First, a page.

Vernon Earth Strike co-founder Kieran Grandbois conducted a one-man climate advocacy sit-in strike at Vernon City Hall Thursday. (Roger Knox - Morning Star)

Vernon climate advocacy group founder does solo protest

Kieran Grandbois, 16, co-founded Earth Strike Vernon chapter with three friends; more action coming

Normally taking to the streets with his fellow protesters, Kieran Grandbois went solo Thursday.

Grandbois, 16, one of four co-founders of the Vernon chapter of Earth Strike, staged a one-man, peaceful protest for climate action for three hours in the blazing sun outside Vernon City Hall.

“I’m doing what (Swedish activist) Greta Thunberg has been doing across the world, the sit-in strike,” said Grandbois, entering Grade 11 at W.L. Seaton Secondary, who works at the Real Canadian Superstore as a cashier. “Normally, what we do as an organization is have a large rally where people come down, sit in an area, make some noise, and leave.

“We have to keep the pressure on even if it’s just one person continuing strikes like this. I have the time.”

READ MORE: Vernon students strike for climate action – again

READ MORE: Vernon students continue protesting, calling for climate action

Earth Strike Vernon is a climate advocacy group in Vernon who have staged a handful of protests over the past year, be it at city hall or the steps of the Vernon Courthouse. Grandbois and three friends started the local chapter after reading about climate strikes across Europe.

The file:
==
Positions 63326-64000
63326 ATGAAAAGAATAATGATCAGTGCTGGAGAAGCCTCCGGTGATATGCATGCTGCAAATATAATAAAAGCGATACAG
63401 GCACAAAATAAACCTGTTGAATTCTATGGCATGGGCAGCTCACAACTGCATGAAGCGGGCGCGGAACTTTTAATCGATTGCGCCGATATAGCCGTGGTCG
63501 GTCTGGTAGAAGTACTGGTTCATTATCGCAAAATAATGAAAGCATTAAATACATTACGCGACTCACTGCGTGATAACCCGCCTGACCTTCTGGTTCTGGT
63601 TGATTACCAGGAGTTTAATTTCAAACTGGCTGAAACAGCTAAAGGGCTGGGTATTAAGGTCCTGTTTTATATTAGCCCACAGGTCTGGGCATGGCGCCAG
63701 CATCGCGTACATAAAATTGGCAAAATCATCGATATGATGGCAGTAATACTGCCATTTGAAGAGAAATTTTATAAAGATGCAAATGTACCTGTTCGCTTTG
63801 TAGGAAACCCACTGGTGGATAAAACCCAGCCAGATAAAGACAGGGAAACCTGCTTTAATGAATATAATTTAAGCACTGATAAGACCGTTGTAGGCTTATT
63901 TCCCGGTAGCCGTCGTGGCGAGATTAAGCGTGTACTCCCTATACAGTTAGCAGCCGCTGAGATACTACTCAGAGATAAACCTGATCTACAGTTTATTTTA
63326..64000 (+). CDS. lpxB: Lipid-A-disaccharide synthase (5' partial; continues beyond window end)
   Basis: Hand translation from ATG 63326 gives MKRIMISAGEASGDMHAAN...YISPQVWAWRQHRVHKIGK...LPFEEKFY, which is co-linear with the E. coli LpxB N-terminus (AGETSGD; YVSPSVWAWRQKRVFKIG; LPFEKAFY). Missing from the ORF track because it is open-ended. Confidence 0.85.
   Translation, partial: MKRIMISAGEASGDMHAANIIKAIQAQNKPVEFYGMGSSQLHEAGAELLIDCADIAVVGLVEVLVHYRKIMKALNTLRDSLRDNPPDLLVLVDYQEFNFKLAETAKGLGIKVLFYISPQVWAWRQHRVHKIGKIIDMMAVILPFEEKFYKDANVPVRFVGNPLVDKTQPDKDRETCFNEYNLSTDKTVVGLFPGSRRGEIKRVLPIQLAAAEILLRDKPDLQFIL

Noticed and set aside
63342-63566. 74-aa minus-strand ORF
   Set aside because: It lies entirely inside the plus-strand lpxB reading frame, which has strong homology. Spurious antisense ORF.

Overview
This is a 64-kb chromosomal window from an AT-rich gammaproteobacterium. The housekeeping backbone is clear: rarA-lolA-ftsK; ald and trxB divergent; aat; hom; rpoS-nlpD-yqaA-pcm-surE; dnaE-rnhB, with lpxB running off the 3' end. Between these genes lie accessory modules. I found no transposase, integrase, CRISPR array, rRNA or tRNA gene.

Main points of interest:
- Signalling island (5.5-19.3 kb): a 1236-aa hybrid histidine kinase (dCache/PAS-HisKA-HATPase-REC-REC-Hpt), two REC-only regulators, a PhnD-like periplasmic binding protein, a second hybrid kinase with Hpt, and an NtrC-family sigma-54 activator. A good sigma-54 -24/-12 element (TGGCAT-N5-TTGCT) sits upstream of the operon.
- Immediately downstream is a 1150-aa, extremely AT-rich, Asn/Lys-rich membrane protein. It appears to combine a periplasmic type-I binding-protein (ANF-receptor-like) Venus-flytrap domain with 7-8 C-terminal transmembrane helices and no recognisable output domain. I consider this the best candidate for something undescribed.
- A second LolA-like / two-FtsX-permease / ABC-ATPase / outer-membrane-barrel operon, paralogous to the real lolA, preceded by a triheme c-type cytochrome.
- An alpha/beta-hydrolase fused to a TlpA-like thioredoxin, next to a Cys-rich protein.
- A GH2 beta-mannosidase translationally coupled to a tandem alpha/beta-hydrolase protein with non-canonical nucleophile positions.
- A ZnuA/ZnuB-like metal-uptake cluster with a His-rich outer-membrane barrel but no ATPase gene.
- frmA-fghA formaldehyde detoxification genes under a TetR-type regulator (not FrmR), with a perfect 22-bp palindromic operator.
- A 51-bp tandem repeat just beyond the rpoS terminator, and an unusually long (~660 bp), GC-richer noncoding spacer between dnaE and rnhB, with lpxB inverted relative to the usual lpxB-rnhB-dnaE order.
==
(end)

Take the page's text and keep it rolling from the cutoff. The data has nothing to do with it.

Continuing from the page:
He pointed to alarming statistics that shows why pressure must be kept on governments and organizations.

“The Intergovernmental Panel on Climate Change (IPCC) has given us until 2030 to reverse our cores and to limit our warming to two degrees Celsius above pre-industrious levels,” said Grandbois. “That gives us 10-and-a-half years which is a blink of an eye in terms of climate.”

Calling the climate situation “urgent,” Grandbois said world governments and corporations are “seemingly not doing anything to address the problem but, in fact, are going in the opposite direction.”

Which is where he and his fellow protesters come in.

“It’s been going well,” said Grandbois of the strikes. “We’ve been pretty much exceeding membership targets for each rally. We see a core dedicated group of youth time and time again who really are dedicated to this fight. And it’s very important that they are.

“This is the struggle that will determine the future of our generation.”

Grandbois cited some alarming climate news, such as in Greenland where, over the course of two days, the country lost 23.5 billion tonnes of ice, “absolutely unprecedented,” he said, “and it shows a very bleak future.” Or a forest fire in Russia that burned 4.2 million hectares of forest, larger than Switzerland.

And, for local impact, he said one doesn’t have to look farther than B.C.’s wildfire season.

“It’s estimated for every degree the world temperature rises on average, a forest will burn about 600 per cent faster,” said Grandbois. “We already have a fire season here in B.C. that goes out of control most years. To have forests burning that much faster is going to be absolutely devastating for B.C, Canada and the world.”

Grandbois is planning more individual strikes and protests with Earth Strike. On Friday, Sept. 27, the chapter will be part of an international general strike where it’s estimated millions of workers worldwide will lay down their tools and go on strike for their climate.

“Vernon chapter workers and students will be fighting together on that day for a collective cause, which is the future of our species,” said Grandbois.

Final details for the local event are still being worked out.

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